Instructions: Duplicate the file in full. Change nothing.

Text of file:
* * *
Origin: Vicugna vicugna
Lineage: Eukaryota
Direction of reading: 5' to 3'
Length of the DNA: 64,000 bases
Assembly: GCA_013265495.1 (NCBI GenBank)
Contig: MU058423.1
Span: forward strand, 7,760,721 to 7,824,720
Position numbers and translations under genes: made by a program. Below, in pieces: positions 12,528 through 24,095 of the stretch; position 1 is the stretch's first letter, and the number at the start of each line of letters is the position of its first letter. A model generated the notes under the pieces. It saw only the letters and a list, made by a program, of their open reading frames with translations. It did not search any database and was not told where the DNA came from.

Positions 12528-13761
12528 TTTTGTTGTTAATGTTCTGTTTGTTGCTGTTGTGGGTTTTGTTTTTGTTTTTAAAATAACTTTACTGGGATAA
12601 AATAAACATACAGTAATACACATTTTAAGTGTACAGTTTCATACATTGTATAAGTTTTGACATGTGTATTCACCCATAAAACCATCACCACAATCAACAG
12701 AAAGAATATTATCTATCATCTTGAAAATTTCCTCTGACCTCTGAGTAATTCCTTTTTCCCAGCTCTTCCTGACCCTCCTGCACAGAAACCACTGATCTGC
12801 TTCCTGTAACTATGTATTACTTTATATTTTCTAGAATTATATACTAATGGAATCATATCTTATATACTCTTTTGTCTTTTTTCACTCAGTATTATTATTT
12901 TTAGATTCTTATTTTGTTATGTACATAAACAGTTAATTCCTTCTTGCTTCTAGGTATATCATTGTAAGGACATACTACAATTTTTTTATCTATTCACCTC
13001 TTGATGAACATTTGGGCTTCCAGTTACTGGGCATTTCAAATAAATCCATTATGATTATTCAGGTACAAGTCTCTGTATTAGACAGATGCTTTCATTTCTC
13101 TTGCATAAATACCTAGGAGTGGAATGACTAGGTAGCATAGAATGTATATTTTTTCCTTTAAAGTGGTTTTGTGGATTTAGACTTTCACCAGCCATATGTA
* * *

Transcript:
Origin: Vicugna vicugna
Lineage: Eukaryota
Direction of reading: 5' to 3'
Length of the DNA: 64,000 bases
Assembly: GCA_013265495.1 (NCBI GenBank)
Contig: MU058423.1
Span: forward strand, 7,760,721 to 7,824,720
Position numbers and translations under genes: made by a program. Below, in pieces: positions 12,528 through 24,095 of the stretch; position 1 is the stretch's first letter, and the number at the start of each line of letters is the position of its first letter. A model generated the notes under the pieces. It saw only the letters and a list, made by a program, of their open reading frames with translations. It did not search any database and was not told where the DNA came from.

Positions 12528-13761
12528 TTTTGTTGTTAATGTTCTGTTTGTTGCTGTTGTGGGTTTTGTTTTTGTTTTTAAAATAACTTTACTGGGATAA
12601 AATAAACATACAGTAATACACATTTTAAGTGTACAGTTTCATACATTGTATAAGTTTTGACATGTGTATTCACCCATAAAACCATCACCACAATCAACAG
12701 AAAGAATATTATCTATCATCTTGAAAATTTCCTCTGACCTCTGAGTAATTCCTTTTTCCCAGCTCTTCCTGACCCTCCTGCACAGAAACCACTGATCTGC
12801 TTCCTGTAACTATGTATTACTTTATATTTTCTAGAATTATATACTAATGGAATCATATCTTATATACTCTTTTGTCTTTTTTCACTCAGTATTATTATTT
12901 TTAGATTCTTATTTTGTTATGTACATAAACAGTTAATTCCTTCTTGCTTCTAGGTATATCATTGTAAGGACATACTACAATTTTTTTATCTATTCACCTC
13001 TTGATGAACATTTGGGCTTCCAGTTACTGGGCATTTCAAATAAATCCATTATGATTATTCAGGTACAAGTCTCTGTATTAGACAGATGCTTTCATTTCTC
13101 TTGCATAAATACCTAGGAGTGGAATGACTAGGTAGCATAGAATGTATATTTTTTCCTTTAAAGTGGTTTTGTGGATTTAGACTTTCACCAGCCATATGTA